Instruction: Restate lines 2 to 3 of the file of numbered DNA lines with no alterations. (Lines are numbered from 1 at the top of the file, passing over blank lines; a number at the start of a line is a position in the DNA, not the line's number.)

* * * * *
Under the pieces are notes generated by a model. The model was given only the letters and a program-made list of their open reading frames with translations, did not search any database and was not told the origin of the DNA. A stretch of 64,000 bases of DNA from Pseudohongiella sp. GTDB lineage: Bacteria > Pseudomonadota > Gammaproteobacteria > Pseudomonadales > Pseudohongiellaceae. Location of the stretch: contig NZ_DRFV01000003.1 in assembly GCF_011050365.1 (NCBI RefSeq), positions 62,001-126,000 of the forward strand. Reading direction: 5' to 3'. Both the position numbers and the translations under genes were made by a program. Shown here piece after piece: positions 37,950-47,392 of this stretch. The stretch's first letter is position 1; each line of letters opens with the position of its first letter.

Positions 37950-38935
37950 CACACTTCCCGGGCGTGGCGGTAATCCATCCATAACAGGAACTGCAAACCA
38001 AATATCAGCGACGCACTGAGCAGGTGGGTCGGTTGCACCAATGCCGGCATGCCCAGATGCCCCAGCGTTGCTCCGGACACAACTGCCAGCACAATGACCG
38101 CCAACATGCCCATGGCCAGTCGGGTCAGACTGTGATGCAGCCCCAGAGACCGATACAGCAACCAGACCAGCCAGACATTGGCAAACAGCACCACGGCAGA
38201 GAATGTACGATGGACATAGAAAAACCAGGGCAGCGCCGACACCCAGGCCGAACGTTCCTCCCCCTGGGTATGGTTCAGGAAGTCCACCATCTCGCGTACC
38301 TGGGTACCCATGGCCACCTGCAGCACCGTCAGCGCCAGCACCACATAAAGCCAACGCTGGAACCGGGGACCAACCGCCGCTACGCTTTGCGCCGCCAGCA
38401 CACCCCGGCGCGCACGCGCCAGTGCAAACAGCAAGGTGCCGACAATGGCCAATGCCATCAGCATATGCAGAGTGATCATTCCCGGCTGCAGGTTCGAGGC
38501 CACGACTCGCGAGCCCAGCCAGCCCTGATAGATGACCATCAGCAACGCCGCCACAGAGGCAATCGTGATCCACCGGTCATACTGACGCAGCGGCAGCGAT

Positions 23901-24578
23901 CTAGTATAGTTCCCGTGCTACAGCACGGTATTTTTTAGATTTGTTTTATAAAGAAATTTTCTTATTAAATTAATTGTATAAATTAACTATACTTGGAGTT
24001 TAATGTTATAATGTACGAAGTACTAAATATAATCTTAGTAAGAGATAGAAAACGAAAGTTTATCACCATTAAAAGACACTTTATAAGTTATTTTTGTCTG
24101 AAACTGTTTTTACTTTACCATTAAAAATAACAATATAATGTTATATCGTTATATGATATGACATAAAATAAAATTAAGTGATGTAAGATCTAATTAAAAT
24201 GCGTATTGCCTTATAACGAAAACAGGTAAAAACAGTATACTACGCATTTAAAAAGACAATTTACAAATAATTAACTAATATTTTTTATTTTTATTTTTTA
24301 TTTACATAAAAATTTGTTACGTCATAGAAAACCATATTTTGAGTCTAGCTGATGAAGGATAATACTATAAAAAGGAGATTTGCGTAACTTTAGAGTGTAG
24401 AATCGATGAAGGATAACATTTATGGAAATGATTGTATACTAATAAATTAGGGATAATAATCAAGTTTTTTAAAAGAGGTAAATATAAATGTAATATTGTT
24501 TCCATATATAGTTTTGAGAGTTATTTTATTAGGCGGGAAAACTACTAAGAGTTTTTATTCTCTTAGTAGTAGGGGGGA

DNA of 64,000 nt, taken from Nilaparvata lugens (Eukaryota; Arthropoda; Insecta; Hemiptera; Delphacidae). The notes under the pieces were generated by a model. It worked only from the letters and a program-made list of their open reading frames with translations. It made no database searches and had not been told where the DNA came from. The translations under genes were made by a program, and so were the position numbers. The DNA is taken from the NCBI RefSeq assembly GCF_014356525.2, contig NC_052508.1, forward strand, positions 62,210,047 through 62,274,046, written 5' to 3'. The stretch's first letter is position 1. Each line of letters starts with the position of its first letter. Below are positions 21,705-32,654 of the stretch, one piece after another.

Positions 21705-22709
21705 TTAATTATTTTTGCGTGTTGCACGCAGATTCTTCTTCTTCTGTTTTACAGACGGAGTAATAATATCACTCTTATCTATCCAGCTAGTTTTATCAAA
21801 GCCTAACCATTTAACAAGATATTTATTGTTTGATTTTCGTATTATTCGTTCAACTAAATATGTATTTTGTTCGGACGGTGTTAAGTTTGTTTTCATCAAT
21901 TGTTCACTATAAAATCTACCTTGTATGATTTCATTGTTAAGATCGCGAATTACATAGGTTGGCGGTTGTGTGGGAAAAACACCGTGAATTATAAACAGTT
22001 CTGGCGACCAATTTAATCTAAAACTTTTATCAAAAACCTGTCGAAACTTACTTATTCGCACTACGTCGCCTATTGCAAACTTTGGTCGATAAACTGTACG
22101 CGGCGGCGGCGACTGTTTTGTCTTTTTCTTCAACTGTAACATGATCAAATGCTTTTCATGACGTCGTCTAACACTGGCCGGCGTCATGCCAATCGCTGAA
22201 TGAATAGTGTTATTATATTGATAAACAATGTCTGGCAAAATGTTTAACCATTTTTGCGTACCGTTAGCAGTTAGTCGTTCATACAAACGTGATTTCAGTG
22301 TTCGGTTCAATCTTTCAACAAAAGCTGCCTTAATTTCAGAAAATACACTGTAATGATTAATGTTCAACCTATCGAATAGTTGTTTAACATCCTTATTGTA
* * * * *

Positions 37950-38935
37950 CACACTTCCCGGGCGTGGCGGTAATCCATCCATAACAGGAACTGCAAACCA